Wikipedia says of Oskison that “his fiction focused on the culture clash that mixed-bloods like himself faced”. “The singing bird” is interesting in this regard because, as Blaisdell suggests, a significant issue in the story concerns “full-bloods and half-breeds”. The story opens with Big Jim (Jim Blind-Wolfe) sending his wife Jennie away because it is time for the men to talk. They make up “the inner, unofficial council of the Kee-too-wah* organisation” and they are “self-charged with the duty of carrying out the ancient command to maintain amongst the Cherokees the full-blood inheritance of race purity and race ideals”.
This “council” is concerned about the “alarming late growth of outlawry in the tribe, an increase in crime due to idleness, drink and certain disturbing white men who had established themselves in the hills”. As they discuss this serious business, Oskison writes that “paradoxically … They would pass a jug of honest moonshine – but they would drink from it discreetly, lightly, as full blood gentleman should!” Nice touch!
Meanwhile, the ousted wife Jennie, takes herself to the “out cabin” with its “inviting pine-log room”. Here she awaits, we are told, Lovely Daniel who has already been introduced to us by the men, as their “wild half-breed neighbour”. Jennie, though, is expecting to “know shivery terror, the illicit thrill of the singing bird”. And so in the first two pages, the story is set up: Big Jim has sent his wife to the out cabin so that his little council can talk men’s business about half-breeds and white men, and that wife is waiting for one of those half-breeds to visit her in the cabin. Simple story of a dominating husband and unfaithful wife? Sounds it, but all is not as it seems. Oskison unfolds the plot well. We flash back to how Jennie and Lovely Daniel had come to know each other (including the development of his “wonderful plan, a credit to his half-breed shrewdness, if not to his name”), and to how enmity had developed between Big Jim and Lovely Daniel, before returning to the main narrative. There is a revenge theme to the story, one involving Lovely Daniel wishing to avenge having nearly been killed by Big Jim after a political altercation that had turned violent.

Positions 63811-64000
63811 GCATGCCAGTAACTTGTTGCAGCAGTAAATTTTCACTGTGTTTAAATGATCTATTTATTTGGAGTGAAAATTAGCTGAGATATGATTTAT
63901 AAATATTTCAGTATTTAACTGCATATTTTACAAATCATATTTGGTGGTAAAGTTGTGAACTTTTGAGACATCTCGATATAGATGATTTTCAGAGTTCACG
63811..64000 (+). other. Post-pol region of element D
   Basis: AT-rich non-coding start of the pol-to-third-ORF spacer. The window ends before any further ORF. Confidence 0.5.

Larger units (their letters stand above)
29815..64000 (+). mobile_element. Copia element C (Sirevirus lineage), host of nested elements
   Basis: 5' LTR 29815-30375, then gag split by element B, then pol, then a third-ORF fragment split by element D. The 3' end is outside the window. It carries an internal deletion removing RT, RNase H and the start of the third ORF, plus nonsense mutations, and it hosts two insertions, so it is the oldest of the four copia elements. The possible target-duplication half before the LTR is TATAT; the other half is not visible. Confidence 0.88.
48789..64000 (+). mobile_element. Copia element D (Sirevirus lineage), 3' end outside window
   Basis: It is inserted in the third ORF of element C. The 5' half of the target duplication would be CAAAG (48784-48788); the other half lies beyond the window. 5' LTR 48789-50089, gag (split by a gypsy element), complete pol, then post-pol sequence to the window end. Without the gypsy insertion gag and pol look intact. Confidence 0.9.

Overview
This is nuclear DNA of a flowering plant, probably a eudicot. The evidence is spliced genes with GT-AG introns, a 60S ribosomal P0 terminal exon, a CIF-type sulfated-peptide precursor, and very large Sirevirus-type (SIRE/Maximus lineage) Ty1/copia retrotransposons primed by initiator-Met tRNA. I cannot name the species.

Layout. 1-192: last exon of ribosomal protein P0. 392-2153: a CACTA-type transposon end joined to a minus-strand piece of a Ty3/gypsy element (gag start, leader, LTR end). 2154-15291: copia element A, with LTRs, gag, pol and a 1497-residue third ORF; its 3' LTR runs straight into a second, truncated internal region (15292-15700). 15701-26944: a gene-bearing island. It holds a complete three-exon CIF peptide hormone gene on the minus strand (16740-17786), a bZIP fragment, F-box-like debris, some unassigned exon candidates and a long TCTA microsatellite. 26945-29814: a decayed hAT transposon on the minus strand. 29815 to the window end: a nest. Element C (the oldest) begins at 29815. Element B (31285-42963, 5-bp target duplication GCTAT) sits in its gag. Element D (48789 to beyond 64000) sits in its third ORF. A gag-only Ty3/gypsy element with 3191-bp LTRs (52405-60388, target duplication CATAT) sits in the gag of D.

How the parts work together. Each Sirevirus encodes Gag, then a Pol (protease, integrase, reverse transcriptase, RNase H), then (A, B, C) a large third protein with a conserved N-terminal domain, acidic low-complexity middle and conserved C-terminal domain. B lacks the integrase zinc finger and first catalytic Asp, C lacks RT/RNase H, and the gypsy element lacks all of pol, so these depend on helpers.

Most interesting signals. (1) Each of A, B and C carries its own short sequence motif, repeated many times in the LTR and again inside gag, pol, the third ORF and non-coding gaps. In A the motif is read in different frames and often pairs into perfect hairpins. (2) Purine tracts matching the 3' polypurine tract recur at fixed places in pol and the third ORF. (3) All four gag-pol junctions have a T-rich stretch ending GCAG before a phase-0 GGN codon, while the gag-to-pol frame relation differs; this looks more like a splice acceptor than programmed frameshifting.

So if it’s not a simple unfaithful wife story, what is it? Well, it’s political. There is tension between the full-blood Kee-too-wahs and the half-breeds over whites, and the issue of leasing land to them. The full-bloods (through Big Jim) see leasing land as the thin end of the wedge, while the half-breeds (through Lovely Daniel) see the white man coming as inevitable anyhow. Big Jim, then, represents the Cherokees’ fight for their land, their fight “against “race deterioration and the decay of morale in the long years of contact with the White in Georgia and Tennessee”, while Daniel is the bad, wild man. As Blaisdell says, the theme of “full-bloods” versus half-breeds” is messy, particularly given Oskison was himself of mixed-descent. Perhaps we are intended to see this story – this conflict – more in terms of symbolism than realism, as a story about the primacy of protecting land and culture. (This suggests it’s an anti-assimilation story, though I believe there’s much discussion about Oskison’s attitude to assimilation.)